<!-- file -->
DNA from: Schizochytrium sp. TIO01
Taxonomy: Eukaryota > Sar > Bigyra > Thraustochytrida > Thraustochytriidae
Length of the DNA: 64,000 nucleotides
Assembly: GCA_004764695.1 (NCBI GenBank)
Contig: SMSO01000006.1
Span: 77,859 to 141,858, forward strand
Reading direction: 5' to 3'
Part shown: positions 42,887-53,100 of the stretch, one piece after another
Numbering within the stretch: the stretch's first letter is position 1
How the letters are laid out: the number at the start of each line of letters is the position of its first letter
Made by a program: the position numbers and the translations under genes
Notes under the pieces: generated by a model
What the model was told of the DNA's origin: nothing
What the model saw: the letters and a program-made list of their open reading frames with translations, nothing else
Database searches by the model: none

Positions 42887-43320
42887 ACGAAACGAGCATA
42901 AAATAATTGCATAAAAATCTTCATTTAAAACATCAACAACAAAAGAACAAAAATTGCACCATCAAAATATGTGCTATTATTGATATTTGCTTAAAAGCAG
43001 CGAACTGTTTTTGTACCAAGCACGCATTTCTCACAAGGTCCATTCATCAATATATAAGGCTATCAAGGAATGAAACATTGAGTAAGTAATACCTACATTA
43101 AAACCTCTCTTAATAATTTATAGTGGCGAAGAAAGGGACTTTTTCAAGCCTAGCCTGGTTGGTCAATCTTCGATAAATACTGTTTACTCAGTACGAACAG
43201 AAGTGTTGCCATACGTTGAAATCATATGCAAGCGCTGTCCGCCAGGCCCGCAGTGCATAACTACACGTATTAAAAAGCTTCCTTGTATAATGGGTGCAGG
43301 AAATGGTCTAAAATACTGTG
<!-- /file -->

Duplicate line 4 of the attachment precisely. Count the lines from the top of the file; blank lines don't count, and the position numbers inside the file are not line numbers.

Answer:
Assembly: GCA_004764695.1 (NCBI GenBank)